If you own a MacBook, you’re likely well aware of how scrolling and right-clicking work on the trackpad, but you may not know how to invoke Quick Look, Notification Center, or Exposè. Whether you’re new to macOS or you just never bothered to learn them, these gestures can make your life a little simpler.
Click on the below clips to see the gesture in action.
Open and Close Notification Center with Two Finger Swipe
You might not use Notification Center often, but it’s gotten pretty useful after the updates in Sierra. Now that you can use Siri to save all types of life info, like movie showtimes, sports schedules, and even Finder results, it’s nice to know that getting to the Notification Center just takes a two finger swipe. This one’s a little tricky to get the hang of though, as you have to swipe from the far right of the track pad for it to work properly.
Open Launchpad with a Three Finger and Thumb Claw-Pinch
Launchpad is one of those oft-forgotten macOS features, but it’s still occasionally useful. If you’ve forgotten what it even is, Launchpad is simply a way to access all your apps in a grid. If you don’t keep an Applications folder on your Dock, Launchpad’s a useful way to access all your apps. The Three finger and thumb pinch is a bit awkward to get used to, but once you do you’ll be opening up Launchpad with ease. From there, you can customise Launchpad to make it more useful.
Show the Desktop with a Three Finger and Thumb Reverse Claw-Pinch
This one’s a bit awkward to actually do, but it’s useful. Place your thumb and three fingers on the trackpad, then spread them apart in a reverse pinch, just like as if you’re praising a meal, to reveal your desktop. If you store files on your desktop while you’re working this is the easiest way to get to them. Since this hides all your open windows, it’s also an excellent way to hide what you’re doing if someone surprises you.
Invoke Mission Control with a Three Finger Upward Swipe
Speaking of oft-forgotten features, Mission Control is one of those that might have escaped your memory. If you swipe up with three fingers (on some models of MacBook it’s four fingers), you’ll pull up Mission Control, which displays all your open applications and all the your current desktop spaces. This is a crucial feature for working on a smaller laptop screen because it’s the easiest way to glance at what apps you have open. While you’re in Mission Control, you can click and drag any application to any desktop space in the menu at the top.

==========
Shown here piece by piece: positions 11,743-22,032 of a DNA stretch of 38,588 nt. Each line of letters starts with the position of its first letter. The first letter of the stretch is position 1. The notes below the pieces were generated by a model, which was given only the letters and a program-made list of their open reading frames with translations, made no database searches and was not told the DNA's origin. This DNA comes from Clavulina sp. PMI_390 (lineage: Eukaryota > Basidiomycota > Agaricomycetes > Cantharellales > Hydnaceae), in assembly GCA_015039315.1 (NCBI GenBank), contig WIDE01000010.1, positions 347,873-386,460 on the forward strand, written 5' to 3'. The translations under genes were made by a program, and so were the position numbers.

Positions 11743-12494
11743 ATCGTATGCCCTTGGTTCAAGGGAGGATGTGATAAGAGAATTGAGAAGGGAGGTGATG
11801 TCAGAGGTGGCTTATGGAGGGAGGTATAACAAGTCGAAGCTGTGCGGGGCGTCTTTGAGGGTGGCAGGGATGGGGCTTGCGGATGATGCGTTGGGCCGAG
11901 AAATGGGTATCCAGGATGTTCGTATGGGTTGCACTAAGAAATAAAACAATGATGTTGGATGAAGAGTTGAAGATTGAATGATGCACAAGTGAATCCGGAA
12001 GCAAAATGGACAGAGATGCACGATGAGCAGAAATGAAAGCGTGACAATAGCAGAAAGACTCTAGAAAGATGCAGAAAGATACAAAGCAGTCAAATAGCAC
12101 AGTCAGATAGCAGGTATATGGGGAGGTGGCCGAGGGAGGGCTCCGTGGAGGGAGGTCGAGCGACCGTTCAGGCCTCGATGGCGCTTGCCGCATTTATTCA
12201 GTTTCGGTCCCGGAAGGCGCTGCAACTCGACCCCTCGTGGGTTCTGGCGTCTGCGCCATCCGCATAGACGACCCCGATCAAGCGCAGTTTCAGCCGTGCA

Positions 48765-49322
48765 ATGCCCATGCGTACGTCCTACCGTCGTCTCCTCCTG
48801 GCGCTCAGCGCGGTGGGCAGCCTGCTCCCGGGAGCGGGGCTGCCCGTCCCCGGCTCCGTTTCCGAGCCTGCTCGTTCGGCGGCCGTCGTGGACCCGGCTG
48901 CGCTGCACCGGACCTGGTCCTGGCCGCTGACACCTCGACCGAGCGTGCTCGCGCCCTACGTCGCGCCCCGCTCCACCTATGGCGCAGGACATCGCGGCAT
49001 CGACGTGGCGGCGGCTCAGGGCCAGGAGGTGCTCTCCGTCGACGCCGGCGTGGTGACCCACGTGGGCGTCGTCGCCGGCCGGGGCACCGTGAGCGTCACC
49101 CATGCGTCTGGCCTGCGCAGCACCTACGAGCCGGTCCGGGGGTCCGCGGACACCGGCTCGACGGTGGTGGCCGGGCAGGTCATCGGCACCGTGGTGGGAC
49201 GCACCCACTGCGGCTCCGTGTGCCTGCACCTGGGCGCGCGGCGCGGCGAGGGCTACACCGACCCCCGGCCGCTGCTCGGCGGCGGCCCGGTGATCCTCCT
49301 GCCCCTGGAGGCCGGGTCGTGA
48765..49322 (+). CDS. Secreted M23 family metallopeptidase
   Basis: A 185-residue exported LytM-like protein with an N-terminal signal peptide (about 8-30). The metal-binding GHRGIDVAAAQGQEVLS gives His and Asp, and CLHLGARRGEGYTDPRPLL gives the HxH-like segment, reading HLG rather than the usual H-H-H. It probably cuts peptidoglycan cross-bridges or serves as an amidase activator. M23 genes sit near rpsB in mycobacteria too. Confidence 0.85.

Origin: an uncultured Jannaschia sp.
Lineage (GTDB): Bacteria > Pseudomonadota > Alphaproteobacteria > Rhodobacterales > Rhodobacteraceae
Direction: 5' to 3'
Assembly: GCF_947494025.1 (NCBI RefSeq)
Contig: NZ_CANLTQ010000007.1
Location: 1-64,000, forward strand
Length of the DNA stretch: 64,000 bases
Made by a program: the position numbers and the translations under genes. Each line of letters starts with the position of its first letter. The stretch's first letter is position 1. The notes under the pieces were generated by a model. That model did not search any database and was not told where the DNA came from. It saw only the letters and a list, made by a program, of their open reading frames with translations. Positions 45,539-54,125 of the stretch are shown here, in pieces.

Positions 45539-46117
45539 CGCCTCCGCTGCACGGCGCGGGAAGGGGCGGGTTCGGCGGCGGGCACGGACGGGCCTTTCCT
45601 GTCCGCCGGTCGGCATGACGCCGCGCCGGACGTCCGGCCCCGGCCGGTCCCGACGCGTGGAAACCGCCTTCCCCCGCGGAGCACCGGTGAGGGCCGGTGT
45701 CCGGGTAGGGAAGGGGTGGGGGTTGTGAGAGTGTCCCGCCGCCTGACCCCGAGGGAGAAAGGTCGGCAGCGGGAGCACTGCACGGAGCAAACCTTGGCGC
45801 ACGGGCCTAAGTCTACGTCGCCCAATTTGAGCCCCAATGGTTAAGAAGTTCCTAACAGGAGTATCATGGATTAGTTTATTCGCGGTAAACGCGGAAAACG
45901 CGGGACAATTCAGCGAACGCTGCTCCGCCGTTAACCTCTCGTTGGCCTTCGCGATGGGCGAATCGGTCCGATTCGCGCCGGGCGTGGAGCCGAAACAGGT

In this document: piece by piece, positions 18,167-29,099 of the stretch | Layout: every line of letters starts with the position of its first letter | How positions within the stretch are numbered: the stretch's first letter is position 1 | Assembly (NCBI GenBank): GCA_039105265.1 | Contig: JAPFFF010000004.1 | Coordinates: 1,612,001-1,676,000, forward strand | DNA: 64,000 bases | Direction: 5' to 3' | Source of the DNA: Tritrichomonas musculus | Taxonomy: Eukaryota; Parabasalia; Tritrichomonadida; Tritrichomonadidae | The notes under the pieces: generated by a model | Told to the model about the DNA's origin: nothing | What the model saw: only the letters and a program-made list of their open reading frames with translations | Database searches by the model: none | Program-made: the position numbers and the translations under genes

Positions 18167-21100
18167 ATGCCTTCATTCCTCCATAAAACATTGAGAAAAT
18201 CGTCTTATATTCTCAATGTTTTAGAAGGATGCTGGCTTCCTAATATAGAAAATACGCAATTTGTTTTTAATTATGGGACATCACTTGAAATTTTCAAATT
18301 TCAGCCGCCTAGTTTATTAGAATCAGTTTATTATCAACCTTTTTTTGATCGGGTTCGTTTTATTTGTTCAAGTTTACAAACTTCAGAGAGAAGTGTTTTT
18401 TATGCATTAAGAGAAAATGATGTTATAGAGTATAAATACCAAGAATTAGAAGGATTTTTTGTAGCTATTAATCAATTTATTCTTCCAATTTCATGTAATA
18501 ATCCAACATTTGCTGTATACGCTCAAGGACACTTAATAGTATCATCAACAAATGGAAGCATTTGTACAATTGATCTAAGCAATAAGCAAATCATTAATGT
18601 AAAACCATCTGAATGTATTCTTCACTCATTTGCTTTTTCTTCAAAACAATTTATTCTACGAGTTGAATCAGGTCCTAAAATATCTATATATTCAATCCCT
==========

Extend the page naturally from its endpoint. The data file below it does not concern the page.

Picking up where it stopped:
Show All Your Open Application Windows with a Three Finger Downward Swipe
Need to quickly glance at all the open windows in a particular app? Swipe down with three fingers (on some models of MacBook it’s four fingers). This pulls up “Exposè,” which makes is super easy to select a window in an app.
Switch Between Desktop Spaces with a Three Finger Swipe
Using multiple desktop spaces is one of the key ways to keep yourself sane when you’re working on a small screen, and this gesture to switch between them makes the process of switching between them easy. Just lay down three fingers and swipe left or right to swap between your different desktop spaces (on some models of MacBook it’s four fingers). If you’ve never used the Spaces feature before, it’s time to start. It essentially creates a new empty desktop in each space, and then you can assign certain apps to certain spaces, which can keep your desktop nice and organised even though you don’t have a lot pixels to work with.
Go Back and Forward in Your Web Browser, Calendar, or QuickTime with a Two Finger Swipe
One of the most useful trackpad gestures lives in your Web browser. Place two fingers on the trackpad and swipe left or right to go back or forward a page. This works in a number of other apps too. In Calendar you can switch between days or months, and in QuickTime you can use the two finger swipe to scrub a video forward or reverse.
Look Up Word Definitions, Preview a Link in Safari, or Invoke Quick Look with a Three Finger Tap
There’s a chance you’ve invoked this one on accident before, but it’s really useful when you get the hang of using it right. Tap a link in Safari with three fingers and you’ll get a preview of that web site. Tap any word with three fingers and you’ll get the definition of the word. Do the same on any text file or image and you’ll bring up Quick Look. It’s probably my favourite little gesture in macOS even though it takes a little while to get used to using it.
Pinch to Zoom in Preview and Safari
Everyone’s pretty used to pinching to zoom in and out on their iPhone, but that gesture works in macOS too. Just do the same pinching gesture you’d do to zoom in on a photo in iOS to zoom in on an image in Preview or zoom in a web site on Safari. This works in a number of third party apps too, including most notably Adobe PhotoShop and the rest of Creative Suite.
Rotate an Image in Preview with a Two Finger Rotate
While it’s a bit awkward to do this one, you can use the trackpad to rotate an image in Preview. Just put two fingers on the trackpad and turn them, like you would opening a soda bottle, to rotate an image in that direction. Like Pinch to Zoom, this also works in most versions of PhotoShop and other Creative Suite applications.
Music by Broke for Free.